Two days after my arrival, as I was getting ready to accompany the Bucentoro, on which the Doge was going, as usual, to wed the Adriatic, the widow of so many husbands, and yet as young as on the first day of her creation, a gondolier brought me a letter. It was from M. Giovanni Grimani, a young nobleman, who, well aware that he had no right to command me, begged me in the most polite manner to call at his house to receive a letter which had been entrusted to him for delivery in my own hands. I went to him immediately, and after the usual compliments he handed me a letter with a flying seal, which he had received the day before.

Here are the contents:

“Sir, having made a useless search for my portrait after you left, and not being in the habit of receiving thieves in my apartment, I feel satisfied that it must be in your possession. I request you to deliver it to the person who will hand you this letter.

“FOGLIAZZI.”

Happening to have the portrait with me, I took it out of my pocket, and gave it at once to M. Grimani, who received it with a mixture of satisfaction and surprise for he had evidently thought that the commission entrusted to him would be more difficult to fulfil, and he remarked,

“Love has most likely made a thief of you but I congratulate you, for your passion cannot be a very ardent one.”

“How can you judge of that?”

“From the readiness with which you give up this portrait.”

“I would not have given it up so easily to anybody else.”

“I thank you; and as a compensation I beg you to accept my friendship.”

“I place it in my estimation infinitely above the portrait, and even above the original. May I ask you to forward my answer?”

“I promise you to send it. Here is some paper, write your letter; you need not seal it.”

I wrote the following words:

“In getting rid of the portrait, Casanova experiences a satisfaction by far superior to that which he felt when, owing to a stupid fancy, he was foolish enough to put it in his pocket.”

Bad weather having compelled the authorities to postpone the wonderful wedding until the following Sunday, I accompanied M. de Bragadin, who was going to Padua. The amiable old man ran away from, the noisy pleasures which no longer suited his age, and he was going to spend in peace the few days which the public rejoicings would have rendered unpleasant for him in Venice. On the following Saturday, after dinner, I bade him farewell, and got into the post-chaise to return to Venice. If I had left Padua two minutes sooner or later, the whole course of my life would have been altered, and my destiny, if destiny is truly shaped by fatal combinations, would have been very different. But the reader can judge for himself.

Having, therefore, left Padua at the very instant marked by fatality, I met at Oriago a cabriolet, drawn at full speed by two post-horses, containing a very pretty woman and a man wearing a German uniform. Within a few yards from me the vehicle was suddenly upset on the side of the river, and the woman, falling over the officer, was in great danger of rolling into the Brenta. I jumped out of my chaise without even stopping my postillion, and rushing to the assistance of the lady I remedied with a chaste hand the disorder caused to her toilet by her fall.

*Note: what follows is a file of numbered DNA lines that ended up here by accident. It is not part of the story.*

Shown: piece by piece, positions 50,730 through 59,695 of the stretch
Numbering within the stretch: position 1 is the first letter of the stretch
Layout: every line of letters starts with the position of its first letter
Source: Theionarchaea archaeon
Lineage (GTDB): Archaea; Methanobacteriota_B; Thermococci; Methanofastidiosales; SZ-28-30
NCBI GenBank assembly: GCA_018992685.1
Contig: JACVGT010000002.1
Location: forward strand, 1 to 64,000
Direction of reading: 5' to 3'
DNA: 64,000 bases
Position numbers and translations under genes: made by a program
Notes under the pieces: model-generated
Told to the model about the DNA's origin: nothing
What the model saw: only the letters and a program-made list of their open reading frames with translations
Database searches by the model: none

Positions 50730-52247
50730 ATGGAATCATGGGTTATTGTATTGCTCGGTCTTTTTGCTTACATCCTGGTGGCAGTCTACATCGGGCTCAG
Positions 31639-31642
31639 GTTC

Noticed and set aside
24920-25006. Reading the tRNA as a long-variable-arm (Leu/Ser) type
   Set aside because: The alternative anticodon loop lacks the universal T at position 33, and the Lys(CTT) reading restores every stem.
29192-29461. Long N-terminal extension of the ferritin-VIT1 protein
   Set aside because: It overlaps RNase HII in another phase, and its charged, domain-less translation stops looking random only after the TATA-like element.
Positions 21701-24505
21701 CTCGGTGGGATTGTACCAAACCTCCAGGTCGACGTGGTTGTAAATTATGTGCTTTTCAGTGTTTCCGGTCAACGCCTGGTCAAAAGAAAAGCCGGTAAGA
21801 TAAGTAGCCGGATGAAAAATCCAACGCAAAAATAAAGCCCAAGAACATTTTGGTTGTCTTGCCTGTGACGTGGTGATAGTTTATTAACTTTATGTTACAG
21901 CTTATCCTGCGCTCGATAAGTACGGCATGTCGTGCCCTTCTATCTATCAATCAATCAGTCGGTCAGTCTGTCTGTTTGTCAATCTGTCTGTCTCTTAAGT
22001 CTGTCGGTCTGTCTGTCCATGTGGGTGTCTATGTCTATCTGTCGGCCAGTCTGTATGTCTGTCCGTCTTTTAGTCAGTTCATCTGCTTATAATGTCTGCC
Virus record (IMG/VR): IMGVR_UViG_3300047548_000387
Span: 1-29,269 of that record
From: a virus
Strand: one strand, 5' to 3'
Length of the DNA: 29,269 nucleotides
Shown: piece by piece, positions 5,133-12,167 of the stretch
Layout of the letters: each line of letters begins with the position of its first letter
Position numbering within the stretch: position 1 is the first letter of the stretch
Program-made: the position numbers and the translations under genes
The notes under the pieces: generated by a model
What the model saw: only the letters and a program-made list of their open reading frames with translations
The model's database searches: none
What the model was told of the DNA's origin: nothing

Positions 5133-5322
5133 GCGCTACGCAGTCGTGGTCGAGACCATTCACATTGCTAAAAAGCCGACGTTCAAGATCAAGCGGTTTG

Her companion, who had picked himself up without any injury, hastened towards us, and there was the lovely creature sitting on the ground thoroughly amazed, and less confused from her fall than from the indiscretion of her petticoats, which had exposed in all their nakedness certain parts which an honest woman never shews to a stranger. In the warmth of her thanks, which lasted until her postillion and mine had righted the cabriolet, she often called me her saviour, her guardian angel.

The vehicle being all right, the lady continued her journey towards Padua, and I resumed mine towards Venice, which I reached just in time to dress for the opera.

The next day I masked myself early to accompany the Bucentoro, which, favoured by fine weather, was to be taken to the Lido for the great and ridiculous ceremony. The whole affair is under the responsibility of the admiral of the arsenal, who answers for the weather remaining fine, under penalty of his head, for the slightest contrary wind might capsize the ship and drown the Doge, with all the most serene noblemen, the ambassadors, and the Pope’s nuncio, who is the sponsor of that burlesque wedding which the Venetians respect even to superstition. To crown the misfortune of such an accident it would make the whole of Europe laugh, and people would not fail to say that the Doge of Venice had gone at last to consumate his marriage.

I had removed my mask, and was drinking some coffee under the ‘procuraties’ of St. Mark’s Square, when a fine-looking female mask struck me gallantly on the shoulder with her fan. As I did not know who she was I did not take much notice of it, and after I had finished my coffee I put on my mask and walked towards the Spiaggia del Sepulcro, where M. de Bragadin’s gondola was waiting for me. As I was getting near the Ponte del Paglia I saw the same masked woman attentively looking at some wonderful monster shewn for a few pence. I went up to her; and asked her why she had struck me with her fan.